Hampton-Tuskegee Model - American EducationA system of education developed after the Civil War to provide social, vocational and academic training for former slaves. First introduced in Virginia at the Hampton Institute, it was refined at TUSKEGEE INSTITUTE by its founding president, BOOKER T. WASHINGTON. Confronted with the task of educating thousands of destitute, illiterate and unskilled former black slaves, Samuel Chapman Armstrong, the superintendent of education for the FREEDMAN’S BUREAU, converted an antebellum mansion in Hampton, Virginia, into a school that combined social, academic and manual training in a three-year curriculum that included reading, writing and language skills, mathematics, history, natural science, an agricultural course, a commercial course and a course in mechanics. It also taught all the basics of hygiene and the living customs of white homes, such as the use of beds, sheets and other linens, which were unknown in slave quarters. After completing his education at Hampton in 1878, Booker T. Washington served on the faculty at Hampton until 1881, when he founded Tuskegee Institute in Tuskegee, Alabama. Starting with the basic social, academic and hygiene instruction of the Hampton model, Washington added a teacher-training program and an expanded program of industrial training that covered the range of agricultural, construction and textile manufacturing skills.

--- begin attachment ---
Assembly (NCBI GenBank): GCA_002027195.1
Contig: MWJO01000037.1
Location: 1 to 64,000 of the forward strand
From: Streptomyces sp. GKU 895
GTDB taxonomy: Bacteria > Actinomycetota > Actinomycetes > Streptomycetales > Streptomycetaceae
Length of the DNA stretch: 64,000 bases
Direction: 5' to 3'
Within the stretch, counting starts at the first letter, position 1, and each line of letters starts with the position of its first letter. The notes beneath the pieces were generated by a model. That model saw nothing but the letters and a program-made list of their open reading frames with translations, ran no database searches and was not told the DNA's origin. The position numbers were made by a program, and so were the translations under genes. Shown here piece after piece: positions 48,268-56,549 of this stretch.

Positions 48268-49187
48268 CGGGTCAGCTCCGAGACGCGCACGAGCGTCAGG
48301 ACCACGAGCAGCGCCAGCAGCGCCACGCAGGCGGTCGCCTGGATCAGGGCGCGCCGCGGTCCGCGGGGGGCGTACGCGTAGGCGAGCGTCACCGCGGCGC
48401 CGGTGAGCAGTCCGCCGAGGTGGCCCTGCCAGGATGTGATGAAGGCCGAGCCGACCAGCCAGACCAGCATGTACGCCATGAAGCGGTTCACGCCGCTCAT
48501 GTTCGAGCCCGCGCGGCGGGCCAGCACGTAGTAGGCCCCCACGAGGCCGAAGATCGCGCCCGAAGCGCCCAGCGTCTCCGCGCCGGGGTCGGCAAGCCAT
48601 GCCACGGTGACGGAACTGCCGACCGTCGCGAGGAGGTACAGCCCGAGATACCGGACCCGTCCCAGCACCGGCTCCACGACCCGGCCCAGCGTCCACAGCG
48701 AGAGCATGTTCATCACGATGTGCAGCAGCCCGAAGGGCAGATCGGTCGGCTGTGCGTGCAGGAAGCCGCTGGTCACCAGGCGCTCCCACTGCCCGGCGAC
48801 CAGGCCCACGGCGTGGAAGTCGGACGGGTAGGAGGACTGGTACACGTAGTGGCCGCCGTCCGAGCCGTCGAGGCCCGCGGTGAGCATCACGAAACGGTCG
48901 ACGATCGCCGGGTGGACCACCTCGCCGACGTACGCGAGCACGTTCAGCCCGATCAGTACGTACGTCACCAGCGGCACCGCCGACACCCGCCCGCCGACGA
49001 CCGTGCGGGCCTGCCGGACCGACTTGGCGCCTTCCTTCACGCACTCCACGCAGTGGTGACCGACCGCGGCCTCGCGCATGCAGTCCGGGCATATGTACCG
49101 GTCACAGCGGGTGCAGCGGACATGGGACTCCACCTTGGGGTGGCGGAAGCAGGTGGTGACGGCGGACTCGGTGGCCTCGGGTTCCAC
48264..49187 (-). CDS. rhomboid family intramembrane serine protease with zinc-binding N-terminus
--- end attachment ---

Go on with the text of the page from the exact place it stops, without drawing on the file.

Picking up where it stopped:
The Hampton-Tuskegee Model of education that emerged, with industrial training at its core, came under sharp criticism from northern black academics such as W. E. B. DuBois, who claimed it failed to prepare young blacks for professional careers and leadership roles. Industrial education alone, they contended, would never win civil and political equality for blacks. Supporters of the Hampton-Tuskegee Model scoffed at the notion that academic education alone would have any value to backward, illiterate former slaves of the South. “The plow, the anvil, the hammer, the broom, the frying pan and the needle must be used to supplement the customary instruction,” wrote Thomas Jesse Jones, educational director of the African Education Commission and a former member of the Hampton faculty. Writing of Armstrong’s original scheme in a 1922 commission report, Jones declared, “He [Armstrong] saw that . . . education must be vitally related to the needs of the people as they took up their work as freemen. . . . He saw that the training in agriculture, in industry and in home economics could not only be made to subserve a useful end, but the processes used in acquiring skill as a farmer, as a mechanic, or as a cook . . . have large educational value, both mental and moral.” Jones’s report was used by the British Colonial Office and several North American and European mission societies as standard educational policy in the countries of east, west, south and equatorial Africa.